Installing the Grill Supports

Our barbecue plans call for two levels of grill grates, which will be placed on the 10th and 13th courses of brick. A support should reveal enough from the face of bricks to hold a grill grate with enough strength to support whatever it is you plan on cooking. For our grill, we are using 3/8 inch bolts that have been spray painted black with a high heat paint in order to match our grates. A bolt or piece of rebar any larger in diameter would make your bed joints inconsistent.

To install the bolts, just lay them across the tops of the bricks spaced according to the design plan. Then mortar your next bed and brick your next course. It's that simple, says Warren. Just be sure to keep your bolts aligned with one another as you're working. Our bottom course can serve as an extra grilling space or hold a pan to accommodate a bed of charcoal.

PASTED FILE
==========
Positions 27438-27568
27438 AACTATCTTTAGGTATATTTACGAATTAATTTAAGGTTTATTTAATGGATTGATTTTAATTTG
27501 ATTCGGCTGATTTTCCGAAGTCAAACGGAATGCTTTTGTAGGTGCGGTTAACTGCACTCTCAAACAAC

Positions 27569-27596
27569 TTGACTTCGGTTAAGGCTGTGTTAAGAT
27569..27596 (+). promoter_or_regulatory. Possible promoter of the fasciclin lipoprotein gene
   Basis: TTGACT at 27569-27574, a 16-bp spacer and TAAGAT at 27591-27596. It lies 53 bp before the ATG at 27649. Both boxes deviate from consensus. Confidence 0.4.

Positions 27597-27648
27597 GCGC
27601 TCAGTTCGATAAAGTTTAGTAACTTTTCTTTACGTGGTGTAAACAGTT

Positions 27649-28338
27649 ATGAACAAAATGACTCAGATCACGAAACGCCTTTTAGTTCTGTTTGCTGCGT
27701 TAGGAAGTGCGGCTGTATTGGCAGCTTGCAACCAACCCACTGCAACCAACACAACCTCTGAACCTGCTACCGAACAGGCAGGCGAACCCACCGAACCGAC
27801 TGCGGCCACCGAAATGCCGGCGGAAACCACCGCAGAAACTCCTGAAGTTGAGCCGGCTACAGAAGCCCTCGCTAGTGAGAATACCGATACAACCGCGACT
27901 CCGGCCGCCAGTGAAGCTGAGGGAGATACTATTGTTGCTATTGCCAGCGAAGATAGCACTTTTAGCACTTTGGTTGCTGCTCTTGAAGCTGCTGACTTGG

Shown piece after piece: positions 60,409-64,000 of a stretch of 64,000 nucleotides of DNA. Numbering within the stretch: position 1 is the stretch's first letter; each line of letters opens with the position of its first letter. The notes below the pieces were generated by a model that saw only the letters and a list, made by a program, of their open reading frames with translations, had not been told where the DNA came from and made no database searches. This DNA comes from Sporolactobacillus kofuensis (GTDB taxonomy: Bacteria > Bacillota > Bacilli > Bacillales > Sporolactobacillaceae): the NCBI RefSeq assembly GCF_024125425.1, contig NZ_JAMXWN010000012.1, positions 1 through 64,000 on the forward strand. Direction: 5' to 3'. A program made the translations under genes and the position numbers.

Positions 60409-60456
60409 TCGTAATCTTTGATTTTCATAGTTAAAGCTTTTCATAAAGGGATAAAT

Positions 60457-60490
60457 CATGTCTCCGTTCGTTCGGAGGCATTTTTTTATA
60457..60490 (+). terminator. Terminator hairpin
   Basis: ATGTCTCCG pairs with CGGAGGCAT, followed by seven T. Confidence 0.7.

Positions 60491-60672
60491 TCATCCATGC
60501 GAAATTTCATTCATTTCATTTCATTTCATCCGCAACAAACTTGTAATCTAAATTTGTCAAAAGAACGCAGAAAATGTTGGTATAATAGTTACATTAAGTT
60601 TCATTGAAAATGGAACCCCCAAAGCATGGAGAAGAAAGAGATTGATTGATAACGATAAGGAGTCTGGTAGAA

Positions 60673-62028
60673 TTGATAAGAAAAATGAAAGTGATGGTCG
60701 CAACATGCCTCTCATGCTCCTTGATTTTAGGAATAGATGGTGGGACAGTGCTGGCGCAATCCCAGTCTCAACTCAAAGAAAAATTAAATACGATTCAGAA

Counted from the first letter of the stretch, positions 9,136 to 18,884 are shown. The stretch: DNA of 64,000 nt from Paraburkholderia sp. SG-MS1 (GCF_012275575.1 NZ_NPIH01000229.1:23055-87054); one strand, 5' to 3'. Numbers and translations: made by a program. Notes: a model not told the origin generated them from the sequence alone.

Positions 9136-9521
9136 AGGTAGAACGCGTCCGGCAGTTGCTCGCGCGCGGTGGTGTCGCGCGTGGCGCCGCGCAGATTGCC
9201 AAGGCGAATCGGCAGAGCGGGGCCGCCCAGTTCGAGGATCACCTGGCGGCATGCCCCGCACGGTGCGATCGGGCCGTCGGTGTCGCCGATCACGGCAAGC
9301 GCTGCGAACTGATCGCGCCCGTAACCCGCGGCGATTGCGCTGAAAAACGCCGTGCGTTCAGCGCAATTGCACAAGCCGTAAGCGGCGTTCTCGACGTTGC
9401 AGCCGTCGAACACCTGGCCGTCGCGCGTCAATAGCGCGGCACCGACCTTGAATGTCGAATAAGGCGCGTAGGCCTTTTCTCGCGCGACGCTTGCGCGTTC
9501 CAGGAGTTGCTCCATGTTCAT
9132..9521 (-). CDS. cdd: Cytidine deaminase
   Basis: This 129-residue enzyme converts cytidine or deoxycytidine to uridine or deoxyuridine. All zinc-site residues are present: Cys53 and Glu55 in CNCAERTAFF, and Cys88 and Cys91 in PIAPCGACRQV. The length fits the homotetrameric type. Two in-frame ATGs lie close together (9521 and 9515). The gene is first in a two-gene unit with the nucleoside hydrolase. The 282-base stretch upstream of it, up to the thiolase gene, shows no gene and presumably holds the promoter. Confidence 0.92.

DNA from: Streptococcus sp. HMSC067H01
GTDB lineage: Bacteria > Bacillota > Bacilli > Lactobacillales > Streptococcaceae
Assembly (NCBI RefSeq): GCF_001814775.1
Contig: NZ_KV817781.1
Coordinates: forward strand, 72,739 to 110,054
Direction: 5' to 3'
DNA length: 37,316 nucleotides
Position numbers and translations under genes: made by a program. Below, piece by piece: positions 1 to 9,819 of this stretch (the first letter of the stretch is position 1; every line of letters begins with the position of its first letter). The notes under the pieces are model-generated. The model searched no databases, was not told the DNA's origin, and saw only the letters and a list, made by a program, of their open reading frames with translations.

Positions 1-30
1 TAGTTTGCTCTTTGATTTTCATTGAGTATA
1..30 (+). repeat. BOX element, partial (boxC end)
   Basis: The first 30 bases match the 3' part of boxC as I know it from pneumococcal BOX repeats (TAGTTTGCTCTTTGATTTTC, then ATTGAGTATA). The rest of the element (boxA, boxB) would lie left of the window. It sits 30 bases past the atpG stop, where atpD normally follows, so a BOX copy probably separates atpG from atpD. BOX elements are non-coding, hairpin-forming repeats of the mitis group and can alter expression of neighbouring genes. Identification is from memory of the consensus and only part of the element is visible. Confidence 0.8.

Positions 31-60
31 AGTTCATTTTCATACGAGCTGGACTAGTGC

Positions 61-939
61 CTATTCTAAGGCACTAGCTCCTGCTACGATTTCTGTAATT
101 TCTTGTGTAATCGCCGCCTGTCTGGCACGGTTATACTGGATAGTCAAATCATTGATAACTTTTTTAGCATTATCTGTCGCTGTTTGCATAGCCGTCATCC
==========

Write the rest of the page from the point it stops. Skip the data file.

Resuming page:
The Results

After a day's work, Warren led A.G. Zalal to the finished product to get his opinion. "I think the bricks look good. They are pretty hardy," Zalal said before adding that he hoped to use this barbecue more often than he did the previous ones on his property.

Warren assured Zalal that the bricks come with a 100-year guarantee, which should make for plenty of opportunities, but advised Zalal to wait a week before lighting his first fire. That's how long the brick and mortar will need to form a strong enough bond to ensure generations of backyard barbecues.
  • Rome Neal